SUNDAY SUPPLEMENT: A Croydon-born composer whose works have been forgotten deserves a revival, writes DAVID MORGAN
The BBC Proms begins next month. Eighty years ago, in the war-torn summer of 1942, among the varied concerts performed at the Royal Albert Hall was a composition by a musician who had worked as one of the assistant organists of Croydon Parish Church, but who by then was serving as an officer in the Army.
Norman Demuth was originally due to have one of his pieces played in the Proms two years earlier, but that concert, due to be performed in the Queen’s Hall in September 1940, was cancelled because of the intense nightly air raids on London.
But his “Valses graves and gaies” was chosen to be played for a second Prom, this time on Saturday August 8, 1942. Advertised as a world premiere, the symphonic set which Demuth conducted himself was sandwiched between Beethoven’s Symphony No7 and Mussorgsky’s “Pictures At An Exhibition”.
Demuth was a great admirer as well as an expert on French 20th century composers and his piece was inspired by his love of Ravel’s music. Critics were not particularly complimentary about the work, however, and the Valses has had airings only rarely since then.
He was a prolific composer. Between 1930 and 1957 he completed nine symphonies, and between 1947 and 1959 he wrote six operas. In addition, there were orchestral ballets, military band music and a requiem. He even composed a piece for a one-handed piano player, Paul Wittgenstein, who lost an arm during the Second World War.
It is through his incidental music for BBC radio plays and for films that his name is probably best remembered today. Incidental music for radio included The Tempest, Prometheus Bound, Prometheus Unbound, All’s Well That Ends Well and The Queen of Cornwall. His best-known film score was the 1945 film, Pink String and Sealing Wax with Googie Withers. He also wrote the music for the 1948 film The Secret Tunnel, the 1949 film Meet the Duke and a 1950 Swedish comedy Ana Nisse on the Hunting Trail.
Towards the end of his life, by then living down in Chichester, he wrote a fanfare for organ and trumpets to be played in the cathedral there for the enthronement of the new bishop in 1958, Roger Wilson.
Norman Demuth was born in July 1898 in South Croydon. He went to Repton School, and in 1915 he lied about his age in order to enlist as a soldier in the First World War. He served only for a short time, being invalided out of the army in June 1916 as a consequence of an accidental explosion of a grenade in a trench. He then studied music at the Royal College of Music under Thomas Dunhill and Walter Parratt.
His church music career began in St George’s Chapel, Windsor, and he then worked as a church organist. He played at Croydon only briefly before going on to work in music elsewhere.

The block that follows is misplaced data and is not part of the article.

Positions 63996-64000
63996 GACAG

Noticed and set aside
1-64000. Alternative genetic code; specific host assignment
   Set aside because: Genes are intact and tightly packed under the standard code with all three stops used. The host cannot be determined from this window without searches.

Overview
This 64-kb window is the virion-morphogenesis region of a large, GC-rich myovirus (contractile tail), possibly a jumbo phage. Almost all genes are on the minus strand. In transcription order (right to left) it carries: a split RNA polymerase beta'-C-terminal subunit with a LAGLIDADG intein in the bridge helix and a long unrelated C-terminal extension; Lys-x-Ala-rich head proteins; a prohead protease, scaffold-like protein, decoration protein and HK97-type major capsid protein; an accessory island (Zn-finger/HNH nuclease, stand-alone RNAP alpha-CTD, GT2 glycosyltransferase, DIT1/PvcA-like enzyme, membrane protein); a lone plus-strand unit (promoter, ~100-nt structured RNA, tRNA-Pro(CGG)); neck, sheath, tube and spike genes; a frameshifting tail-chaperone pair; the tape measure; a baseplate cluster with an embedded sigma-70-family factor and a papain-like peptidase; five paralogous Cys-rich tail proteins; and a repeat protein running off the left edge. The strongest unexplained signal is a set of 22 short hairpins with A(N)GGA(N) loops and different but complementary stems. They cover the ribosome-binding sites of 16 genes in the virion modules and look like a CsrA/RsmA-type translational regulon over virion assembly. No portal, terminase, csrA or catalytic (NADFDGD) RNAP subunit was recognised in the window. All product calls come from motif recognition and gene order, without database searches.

Demuth was largely self-taught in musical composition but was helped by Dan Godfrey, a leading conductor of the time, usually linked with the Bournemouth Municipal Orchestra. In 1933 Demuth conducted some of the winter season of concerts given by this orchestra, sharing the baton with Godfrey.
From 1930, he taught at the Royal Academy of Music and later at Durham University. He became an expert in French composers such as Ravel, Franck and Roussel, whom he had long admired. His lifetime of work and study on French composers resulted in him being made a Chevalier of the Legion D’Honneur in 1954.
Demuth had begun to compose while he was still young and his orchestral piece “Selsey Rhapsody” caught the interest of the London Symphony Orchestra’s Sir Adrian Boult.
In the Royal Academy of Music review for 1934, Demuth is listed as having two pieces played for broadcast on the radio. Both were written for two pianos. One was “Habanera”, a Spanish Dance, and the other was “Rhapsody and Bolero”.
Demuth was one of the generation who endured two world wars. In 1940, he joined the Home Guard. Two years later he received a commission as a lieutenant in the Pioneer Corps. He started to write books on military strategy: Harrying the Hun, A Handbook of Scouting, Stalking and Camouflage was published in 1941, in the days when invasion by the Nazis was a real fear, and he followed that with a Manual in Street Fighting. In 1943, he composed a new regimental march for the Pioneer Corps. It was during the war that he met and, in November 1943, married Edna Hardwick, a pianist and teacher.
From 1945 until the 1960s, Demuth immersed himself in music, composing, writing, lecturing and teaching. Some of his books and articles on music have been important for scholars and critics, including his 1952 book Musical Trends in the Twentieth Century. He held the post of Professor of Composition at the Royal Academy, to which he was first appointed in 1930, for many years. He even published four books on composition – at 15 shillings each – which the purchaser could use as the basis for a musical correspondence course.
Demuth died in April 1968, aged 69, since when his works have largely been forgotten. Recordings are hard to find, even in this digital age, although YouTube has flautist James Dutton playing “Three Pastorals after Ronsard.”
Perhaps, as Croydon heads for the Borough of Culture in 2023, someone could dust off one of Demuth’s pieces and bring him some belated recognition. Performing it in Croydon Minster where he played the organ would be rather wonderful. Norman Demuth’s music deserves another hearing.
Previous articles by David Morgan:
- The long lost work of a master craftsman with the Nelson touch
- The church fire that consumed a thousand years of history
- Brassed off: following the trail of church’s long-lost memorials
- Capturing every step of non-league Dorking’s meteoric rise
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